890E.00/172: Telegram

The Diplomatic Agent and Consul General at Beirut (Wadsworth) to the Secretary of State

309. Reference my 306, November 9, 10 a.m., and 307, November 10, noon.9 Lebanese Minister of Interior called on me this noon following call on Spears. He informed substantially as follows.

This morning protocol officer of French Delegation General telephoned Lebanese Premier and each of Ministers and, without giving reason or explanation, informed them that “the invitation extended you for tomorrow’s Armistice Day military review is annulled”.

Ministers immediately met with President of Republic10 who, although his invitation had not been annulled, decided without hesitation that he would not attend review.

[“]Government has formally charged me to inform you of foregoing and to inquire as to what your conduct, as diplomatic representative accredited to Lebanon, will be in the circumstances.

We are addressing ourselves in the same sense to the Belgian, Egyptian and Iraqi representatives as well.[”]

At this moment Spears telephoned me. I said my reaction to question was that we should not attend in person but that, in view of common Allied war effort and review being a strictly French military affair, I should wish Legation’s Military Attaché and other American Army officers to attend. We had, I suggested, responsibilities both to Lebanese Government and to our French Allies.

Spears concurred saying that was exactly his view and one with which Minister of State Casey,11 to whom he had just telephoned, was in full accord. Only his Military Attaché and representatives of Ninth Army would attend.

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I then raised question as to whether, in view of Lebanese approach to our diplomatic colleagues, it might not be well were we to have meeting of Diplomatic Corps to consider matter. He readily agreed, and meeting was held this afternoon.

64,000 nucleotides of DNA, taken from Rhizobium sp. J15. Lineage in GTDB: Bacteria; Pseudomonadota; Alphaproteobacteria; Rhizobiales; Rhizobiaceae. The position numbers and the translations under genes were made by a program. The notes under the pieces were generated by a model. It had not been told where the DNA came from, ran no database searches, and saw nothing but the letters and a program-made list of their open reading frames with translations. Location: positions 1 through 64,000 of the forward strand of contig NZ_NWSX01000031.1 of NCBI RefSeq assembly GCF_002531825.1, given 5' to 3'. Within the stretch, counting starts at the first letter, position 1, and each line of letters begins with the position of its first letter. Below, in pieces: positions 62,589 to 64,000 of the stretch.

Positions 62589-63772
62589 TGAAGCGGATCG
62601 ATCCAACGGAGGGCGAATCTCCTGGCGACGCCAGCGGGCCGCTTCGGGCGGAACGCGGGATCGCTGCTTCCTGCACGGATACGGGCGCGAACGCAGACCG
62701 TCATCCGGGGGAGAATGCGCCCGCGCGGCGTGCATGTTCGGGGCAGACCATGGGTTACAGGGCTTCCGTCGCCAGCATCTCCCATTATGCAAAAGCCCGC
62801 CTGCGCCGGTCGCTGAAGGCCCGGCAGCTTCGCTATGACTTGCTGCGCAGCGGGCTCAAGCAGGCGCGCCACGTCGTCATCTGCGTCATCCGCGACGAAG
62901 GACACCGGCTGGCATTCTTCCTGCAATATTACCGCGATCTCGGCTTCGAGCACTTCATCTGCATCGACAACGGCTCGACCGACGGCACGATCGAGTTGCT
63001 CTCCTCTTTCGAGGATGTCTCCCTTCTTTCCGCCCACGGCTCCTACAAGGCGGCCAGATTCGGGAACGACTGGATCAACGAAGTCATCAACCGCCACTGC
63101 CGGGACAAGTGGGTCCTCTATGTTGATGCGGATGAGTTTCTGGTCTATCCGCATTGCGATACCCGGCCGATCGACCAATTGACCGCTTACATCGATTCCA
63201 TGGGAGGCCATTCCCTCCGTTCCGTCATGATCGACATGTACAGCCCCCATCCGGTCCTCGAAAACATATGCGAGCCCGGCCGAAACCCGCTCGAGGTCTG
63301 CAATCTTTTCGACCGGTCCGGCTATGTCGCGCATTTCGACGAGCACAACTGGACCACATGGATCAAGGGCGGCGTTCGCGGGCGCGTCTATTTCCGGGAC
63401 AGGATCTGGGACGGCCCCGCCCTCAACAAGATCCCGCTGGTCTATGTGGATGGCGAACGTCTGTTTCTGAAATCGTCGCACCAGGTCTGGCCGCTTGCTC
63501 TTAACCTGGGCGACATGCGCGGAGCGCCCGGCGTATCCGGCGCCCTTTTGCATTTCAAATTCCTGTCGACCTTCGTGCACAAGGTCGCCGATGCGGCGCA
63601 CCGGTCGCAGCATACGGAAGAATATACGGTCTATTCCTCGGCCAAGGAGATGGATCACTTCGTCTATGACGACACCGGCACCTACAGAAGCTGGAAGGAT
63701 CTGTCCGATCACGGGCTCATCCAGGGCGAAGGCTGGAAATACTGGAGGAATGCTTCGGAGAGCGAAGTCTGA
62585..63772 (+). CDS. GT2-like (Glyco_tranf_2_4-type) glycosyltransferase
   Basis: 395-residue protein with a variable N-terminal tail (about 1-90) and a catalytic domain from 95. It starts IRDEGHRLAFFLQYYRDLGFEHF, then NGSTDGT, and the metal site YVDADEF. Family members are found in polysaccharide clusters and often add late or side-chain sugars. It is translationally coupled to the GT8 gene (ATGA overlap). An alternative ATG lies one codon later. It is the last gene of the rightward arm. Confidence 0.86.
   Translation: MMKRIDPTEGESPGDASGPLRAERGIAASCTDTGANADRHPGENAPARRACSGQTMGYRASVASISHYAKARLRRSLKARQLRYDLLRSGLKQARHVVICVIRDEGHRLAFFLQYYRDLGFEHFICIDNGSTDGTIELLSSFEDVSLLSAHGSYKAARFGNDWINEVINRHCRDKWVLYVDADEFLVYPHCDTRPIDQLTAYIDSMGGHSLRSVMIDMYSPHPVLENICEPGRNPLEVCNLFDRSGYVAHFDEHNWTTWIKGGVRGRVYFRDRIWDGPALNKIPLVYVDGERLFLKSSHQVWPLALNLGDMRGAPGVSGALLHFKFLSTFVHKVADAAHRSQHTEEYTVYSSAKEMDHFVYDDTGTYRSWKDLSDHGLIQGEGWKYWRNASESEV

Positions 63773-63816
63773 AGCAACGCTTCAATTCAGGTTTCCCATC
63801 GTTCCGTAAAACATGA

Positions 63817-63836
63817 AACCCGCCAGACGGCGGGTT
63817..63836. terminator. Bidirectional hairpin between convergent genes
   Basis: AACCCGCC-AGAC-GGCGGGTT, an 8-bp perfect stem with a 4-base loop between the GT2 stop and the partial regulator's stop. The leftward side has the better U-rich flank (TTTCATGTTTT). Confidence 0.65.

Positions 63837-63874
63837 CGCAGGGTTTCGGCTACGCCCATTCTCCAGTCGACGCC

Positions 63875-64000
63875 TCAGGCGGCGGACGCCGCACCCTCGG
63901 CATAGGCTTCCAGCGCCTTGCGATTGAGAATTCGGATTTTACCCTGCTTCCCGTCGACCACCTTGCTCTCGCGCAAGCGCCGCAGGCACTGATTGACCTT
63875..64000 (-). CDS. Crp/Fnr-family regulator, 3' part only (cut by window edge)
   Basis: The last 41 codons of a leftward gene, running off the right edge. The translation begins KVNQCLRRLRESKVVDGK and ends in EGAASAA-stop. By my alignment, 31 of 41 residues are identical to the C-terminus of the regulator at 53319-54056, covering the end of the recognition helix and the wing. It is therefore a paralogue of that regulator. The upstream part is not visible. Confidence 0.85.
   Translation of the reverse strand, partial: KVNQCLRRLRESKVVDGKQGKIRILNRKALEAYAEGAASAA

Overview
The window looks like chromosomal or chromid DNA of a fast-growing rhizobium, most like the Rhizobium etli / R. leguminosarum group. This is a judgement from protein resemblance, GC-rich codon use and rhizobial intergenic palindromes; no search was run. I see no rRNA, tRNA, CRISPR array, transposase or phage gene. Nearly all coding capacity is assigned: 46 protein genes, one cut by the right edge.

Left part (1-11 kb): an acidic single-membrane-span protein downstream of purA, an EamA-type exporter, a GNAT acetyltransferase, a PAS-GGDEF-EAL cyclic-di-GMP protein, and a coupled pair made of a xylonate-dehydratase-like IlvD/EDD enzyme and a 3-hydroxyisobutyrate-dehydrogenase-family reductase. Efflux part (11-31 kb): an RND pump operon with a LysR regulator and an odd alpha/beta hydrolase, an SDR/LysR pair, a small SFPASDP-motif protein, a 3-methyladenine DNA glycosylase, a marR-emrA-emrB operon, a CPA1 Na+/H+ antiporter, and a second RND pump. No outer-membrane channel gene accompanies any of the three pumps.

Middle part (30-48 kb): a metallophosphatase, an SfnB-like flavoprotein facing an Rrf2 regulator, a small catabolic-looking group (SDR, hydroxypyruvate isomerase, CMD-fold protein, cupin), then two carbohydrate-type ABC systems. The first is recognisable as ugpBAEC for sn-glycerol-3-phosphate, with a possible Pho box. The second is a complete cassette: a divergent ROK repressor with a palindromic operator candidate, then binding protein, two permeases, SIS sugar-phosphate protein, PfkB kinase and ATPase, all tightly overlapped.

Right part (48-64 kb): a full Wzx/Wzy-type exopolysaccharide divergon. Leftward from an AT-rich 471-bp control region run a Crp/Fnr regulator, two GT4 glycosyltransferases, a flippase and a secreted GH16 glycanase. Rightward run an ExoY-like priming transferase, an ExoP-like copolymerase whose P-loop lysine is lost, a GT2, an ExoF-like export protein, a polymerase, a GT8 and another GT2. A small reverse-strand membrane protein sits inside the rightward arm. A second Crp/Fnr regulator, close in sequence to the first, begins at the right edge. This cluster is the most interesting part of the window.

Spears opened meeting by saying French withdrawal of invitations “great affront to country to which we are accredited” and that he believed “unity of action on our part to be highly desirable.” In view of French action he did not see how we could possibly attend in person; he and I, however, believed representatives our military forces should attend as evidence of united Allied military effort.

There was agreement on this formula and each diplomat present was asked so to inform French Delegation. Gwynn13 has just returned from doing so. Chief of Delegation’s diplomatic section with whom he spoke did not consider himself competent to discuss question but readily took note for communication to proper authorities of names of four American officers who will attend.

In extraneous discussion of Corps meeting both Spears and Iraqi colleague, Tahsin Qadri, expressed themselves seriously concerned at turn of events. Half hour earlier Lebanese Foreign Minister had informed Spears he had strong reason to believe Helleu would speak on radio Levant, possibly tonight, and announce “dissolution of Parliament and Government and his own assumption of personal rule”.

Spears commented forcefully that Britain as well as Free French had guaranteed Syrian and Lebanese independence. French seemed now to be proving to whole world they had no intention of keeping their word. Britain to the contrary had every intention of doing so.

Qadri emphasized repeatedly that as expert in Arab affairs and well informed on temper of opinion both here and in Damascus and Baghdad, he viewed situation in “gravest possible manner”. French were “playing with fire”. He too had had report of Helleu’s plans; if carried out “reaction in Arab world might be disastrous to Allied war effort in this theatre of operations”. He planned “to tell French so as a friend”.

British Counsellor, just returned from Damascus, confirmed that Government there is “very interested and solidly behind Lebanese position”. He added information that Radio Levant, questioned by his office, admitted that Helleu might speak tomorrow night.

British Third Secretary later informed me Lebanese Foreign Minister had added as he left Spears’ office that, were Helleu to carry out reported plan, Government would go at once to Serei [Sérail] (government offices) and remain there until ejected by force.

During meeting Spears had further telephone conversation with Casey. They agreed that, in event Helleu does not deny report [Page 1011] categorically, Spears would strongly insist that action be deferred until London should be informed and afforded opportunity to express its views at Algiers.

Repeated to Algiers.

  1. Latter not printed.
  2. Beshara el-Khouri.
  3. Richard G. Casey, British Minister of State in the Middle East resident at Cairo.
  4. William M. Gwynn, Second Secretary at Beirut.